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Yes, they do actually whistle - Helen's journal and online home
In which an old dog attempts to learn new tricks.
heleninwales
heleninwales
Yes, they do actually whistle
The first time I visited Porth Oer, aka Whistling Sands, I was sceptical about the whistling. It's nothing to do with the wind, which might be your first thought on hearing the name. It's the actual sand that does the whistling.

Whether the sand obliges seems to depend on certain factors, in particular whether it's wet or not. To make it whistle, it needs to be dry. If the conditions are right and you swish your feet over the surface, you will hear it whistle. Or perhaps it's better described as a squeak? However, Squeaking Sands, though probably more accurate, doesn't sound so good as Whistling Sands. :)

This time I tried taking a video so that I could record the squeaking/whistling sound.



Apologies for the quality, it's just taken with my Canon PowerShot which isn't a video camera, it just has a video option.

While I was taking videos, I also recorded the surf crashing onto the beach. You can hear the wind too. If you look carefully near the end, you will see the small black shape of a surfer heading for the beach.

[Cross-posted from Dreamwidth by way of a backup http://heleninwales.dreamwidth.org/49328.html. If you want to leave a comment, please use whichever site you find most convenient. Comments so far: comment count unavailable.]

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Comments
nutmeg3 From: nutmeg3 Date: June 25th, 2012 12:14 pm (UTC) (Link)
That's so cool! It sounds a bit like a puppy softly yipping, but I'm not sure Yipping Sounds is any more appealing than Squeaking Sands.
heleninwales From: heleninwales Date: June 25th, 2012 12:39 pm (UTC) (Link)
It's a pity there was so much wind, but you can definitely hear the squeaky sound. I need to make a trip to our nearest beach and do a recording there to demonstrate the sound made by normal, non-squeaking sand so people can make a proper comparison.
cariadwen From: cariadwen Date: June 25th, 2012 12:42 pm (UTC) (Link)
Yes I thought that :)
asakiyume From: asakiyume Date: June 25th, 2012 04:00 pm (UTC) (Link)
I was thinking it sounds like a seal barking--maybe the sand whistles to call to seals :-)
blackberry44 From: blackberry44 Date: June 25th, 2012 12:16 pm (UTC) (Link)
How odd. I will have to listen next time I go to a sandy beach to see whether sand elsewhere whistles too!
heleninwales From: heleninwales Date: June 25th, 2012 12:37 pm (UTC) (Link)
I did record walking over wet sand at the same beach (something like shhhhh-shhhhh), but I think a trip to Barmouth is called for so I can demonstrate normal sand and its non-squeakiness.

Edited at 2012-06-25 12:39 pm (UTC)
pickledginger From: pickledginger Date: June 25th, 2012 01:33 pm (UTC) (Link)
What fun!
Get a group together on a calm day, and you could try for a tune or two.
heleninwales From: heleninwales Date: June 26th, 2012 06:27 pm (UTC) (Link)
A variation on tap dancing, perhaps? :)
pickledginger From: pickledginger Date: June 26th, 2012 07:05 pm (UTC) (Link)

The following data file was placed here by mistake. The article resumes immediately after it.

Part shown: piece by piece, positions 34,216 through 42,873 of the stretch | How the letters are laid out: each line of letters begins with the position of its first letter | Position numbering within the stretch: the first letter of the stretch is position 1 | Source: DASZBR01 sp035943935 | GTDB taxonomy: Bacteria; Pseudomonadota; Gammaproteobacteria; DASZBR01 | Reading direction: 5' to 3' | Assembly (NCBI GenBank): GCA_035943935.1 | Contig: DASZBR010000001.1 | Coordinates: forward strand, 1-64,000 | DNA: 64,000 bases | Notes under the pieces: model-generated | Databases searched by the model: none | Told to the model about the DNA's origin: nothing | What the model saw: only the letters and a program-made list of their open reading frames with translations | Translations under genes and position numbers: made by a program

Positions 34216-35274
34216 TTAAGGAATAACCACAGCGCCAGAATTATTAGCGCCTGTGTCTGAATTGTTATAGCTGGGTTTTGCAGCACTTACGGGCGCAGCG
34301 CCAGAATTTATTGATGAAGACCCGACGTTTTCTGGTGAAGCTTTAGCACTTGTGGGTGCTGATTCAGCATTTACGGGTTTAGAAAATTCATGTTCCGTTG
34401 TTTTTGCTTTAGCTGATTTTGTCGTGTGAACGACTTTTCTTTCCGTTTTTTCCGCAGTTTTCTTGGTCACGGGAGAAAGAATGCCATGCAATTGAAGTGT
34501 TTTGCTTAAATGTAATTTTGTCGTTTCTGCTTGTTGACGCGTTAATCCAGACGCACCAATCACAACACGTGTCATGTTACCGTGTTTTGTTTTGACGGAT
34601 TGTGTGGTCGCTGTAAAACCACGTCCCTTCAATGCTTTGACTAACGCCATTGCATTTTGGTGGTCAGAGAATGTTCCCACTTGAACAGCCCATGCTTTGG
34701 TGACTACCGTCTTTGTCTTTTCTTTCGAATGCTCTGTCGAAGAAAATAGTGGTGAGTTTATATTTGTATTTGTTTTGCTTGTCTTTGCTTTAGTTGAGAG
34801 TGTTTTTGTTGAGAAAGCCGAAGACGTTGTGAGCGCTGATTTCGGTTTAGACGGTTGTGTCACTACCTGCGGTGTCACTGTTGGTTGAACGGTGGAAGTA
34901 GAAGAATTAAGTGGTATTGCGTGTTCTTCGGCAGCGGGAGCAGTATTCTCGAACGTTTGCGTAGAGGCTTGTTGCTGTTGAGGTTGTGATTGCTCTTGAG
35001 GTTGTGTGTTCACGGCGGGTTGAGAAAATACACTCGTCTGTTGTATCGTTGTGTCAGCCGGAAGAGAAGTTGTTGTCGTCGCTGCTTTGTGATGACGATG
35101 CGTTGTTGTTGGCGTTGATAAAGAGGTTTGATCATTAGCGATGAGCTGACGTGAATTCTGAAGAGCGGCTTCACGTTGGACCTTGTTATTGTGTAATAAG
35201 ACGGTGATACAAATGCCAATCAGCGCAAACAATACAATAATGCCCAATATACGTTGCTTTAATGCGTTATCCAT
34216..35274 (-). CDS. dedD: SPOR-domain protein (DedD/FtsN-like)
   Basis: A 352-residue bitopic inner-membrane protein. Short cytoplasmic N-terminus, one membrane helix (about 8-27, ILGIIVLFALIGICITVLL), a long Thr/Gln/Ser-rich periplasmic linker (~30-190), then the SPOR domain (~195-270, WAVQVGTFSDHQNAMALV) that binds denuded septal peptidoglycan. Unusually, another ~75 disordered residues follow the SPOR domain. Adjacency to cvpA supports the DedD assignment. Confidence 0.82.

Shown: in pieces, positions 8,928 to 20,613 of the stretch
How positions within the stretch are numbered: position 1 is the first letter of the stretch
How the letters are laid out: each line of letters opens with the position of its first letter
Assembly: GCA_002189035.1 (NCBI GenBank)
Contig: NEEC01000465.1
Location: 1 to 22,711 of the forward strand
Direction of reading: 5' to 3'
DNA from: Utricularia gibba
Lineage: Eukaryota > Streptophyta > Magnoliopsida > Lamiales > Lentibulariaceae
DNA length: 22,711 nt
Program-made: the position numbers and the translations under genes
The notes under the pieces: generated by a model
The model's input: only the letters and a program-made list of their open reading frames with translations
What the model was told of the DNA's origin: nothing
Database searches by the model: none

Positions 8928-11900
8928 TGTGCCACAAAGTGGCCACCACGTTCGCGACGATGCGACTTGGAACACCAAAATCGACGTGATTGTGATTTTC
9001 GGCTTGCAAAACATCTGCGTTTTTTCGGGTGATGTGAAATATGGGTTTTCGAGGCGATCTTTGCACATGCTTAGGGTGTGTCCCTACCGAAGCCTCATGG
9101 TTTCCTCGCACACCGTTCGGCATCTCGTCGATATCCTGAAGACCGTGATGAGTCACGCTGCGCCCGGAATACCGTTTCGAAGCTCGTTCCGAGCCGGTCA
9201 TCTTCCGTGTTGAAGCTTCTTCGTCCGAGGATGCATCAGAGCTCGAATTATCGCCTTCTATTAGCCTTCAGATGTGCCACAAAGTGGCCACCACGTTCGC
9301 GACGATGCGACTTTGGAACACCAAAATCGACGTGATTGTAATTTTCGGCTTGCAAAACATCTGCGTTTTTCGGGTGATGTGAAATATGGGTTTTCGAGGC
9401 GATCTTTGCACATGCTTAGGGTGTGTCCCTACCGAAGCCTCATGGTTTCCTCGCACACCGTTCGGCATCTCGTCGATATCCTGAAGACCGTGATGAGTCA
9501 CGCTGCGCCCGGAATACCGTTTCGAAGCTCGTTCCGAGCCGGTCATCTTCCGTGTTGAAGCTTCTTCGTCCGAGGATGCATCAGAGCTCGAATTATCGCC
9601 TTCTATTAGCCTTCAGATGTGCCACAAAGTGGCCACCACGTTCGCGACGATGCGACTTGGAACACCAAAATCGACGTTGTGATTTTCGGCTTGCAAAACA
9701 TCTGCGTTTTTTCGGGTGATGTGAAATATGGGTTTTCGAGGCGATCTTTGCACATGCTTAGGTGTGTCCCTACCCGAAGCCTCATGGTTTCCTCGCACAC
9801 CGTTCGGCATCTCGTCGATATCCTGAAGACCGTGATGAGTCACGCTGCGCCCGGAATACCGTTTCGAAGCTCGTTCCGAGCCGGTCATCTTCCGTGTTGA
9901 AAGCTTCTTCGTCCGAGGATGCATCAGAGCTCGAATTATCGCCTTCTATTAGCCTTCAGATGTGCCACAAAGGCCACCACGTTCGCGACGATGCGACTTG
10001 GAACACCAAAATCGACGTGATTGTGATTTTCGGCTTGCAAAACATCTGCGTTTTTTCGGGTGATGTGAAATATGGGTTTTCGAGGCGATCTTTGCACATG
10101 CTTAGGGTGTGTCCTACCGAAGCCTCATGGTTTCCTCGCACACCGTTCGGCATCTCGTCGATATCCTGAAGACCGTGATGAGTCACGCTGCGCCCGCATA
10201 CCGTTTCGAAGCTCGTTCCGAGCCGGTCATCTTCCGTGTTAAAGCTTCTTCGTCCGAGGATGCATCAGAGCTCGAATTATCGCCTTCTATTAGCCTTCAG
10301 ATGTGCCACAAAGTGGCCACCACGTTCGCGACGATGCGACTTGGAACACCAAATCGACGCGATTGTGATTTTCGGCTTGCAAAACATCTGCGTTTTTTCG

Oh, my. (But what might the traditional costume be, for sand-squeaking?)
sartorias From: sartorias Date: June 25th, 2012 03:09 pm (UTC) (Link)
That's really nifty!
heleninwales From: heleninwales Date: June 26th, 2012 06:34 pm (UTC) (Link)
It's one of those things sounds unbelievable until you try it for yourself.
asakiyume From: asakiyume Date: June 25th, 2012 04:01 pm (UTC) (Link)
Very excellent--thank you for recording!
heleninwales From: heleninwales Date: June 26th, 2012 06:33 pm (UTC) (Link)
I ought to thank you. It was your videos that gave me the idea of doing it.
khiemtran From: khiemtran Date: June 25th, 2012 07:47 pm (UTC) (Link)
Oh! There's one of those near Melbourne too (which is actually called Squeaky Beach). Lots of fun for the kids...
heleninwales From: heleninwales Date: June 26th, 2012 06:28 pm (UTC) (Link)
Hee! Squeaky Beach. I like it. Interesting that the phenomenon occurs elsewhere too.
rymrytr From: rymrytr Date: June 26th, 2012 03:39 am (UTC) (Link)

I'd be curious to test footwear. Did the "shoes" of 500 years ago, make a different sound that those of today? Considering the material of then and now...

heleninwales From: heleninwales Date: June 26th, 2012 06:30 pm (UTC) (Link)
I don't know whether footwear makes a difference. (Another thing to test?) I was wondering if they'd first noticed the phenomenon when they dragged things across the beach, for example boats, ropes or fishing nets. You have to walk in an unnatural way to make it squeak when you walk across it.
rymrytr From: rymrytr Date: June 26th, 2012 07:32 pm (UTC) (Link)

Dragging things in from the water such as wet boats and big fish; dragging things to the water, such as dry boats and nets... very interesting concept. And as for the footwear, we have artificial materials, they may have worn leather or reeds or wood...

I love ancient mysteries! :o)

readthisandweep From: readthisandweep Date: June 26th, 2012 08:34 am (UTC) (Link)
Curious.
Squeaking may be more accurate then Whispering - & not as funny as Yipping - it still sounds more romantic!
heleninwales From: heleninwales Date: June 26th, 2012 06:32 pm (UTC) (Link)
Apparently there is a similar beach in Australia, but they've called theirs Squeaky Beach. :)

I did wonder whether it might whistle more convincingly if you dragged something like a rope or fishing net across it. You have to walk in an unnatural way to make it squeak when you walk across it.
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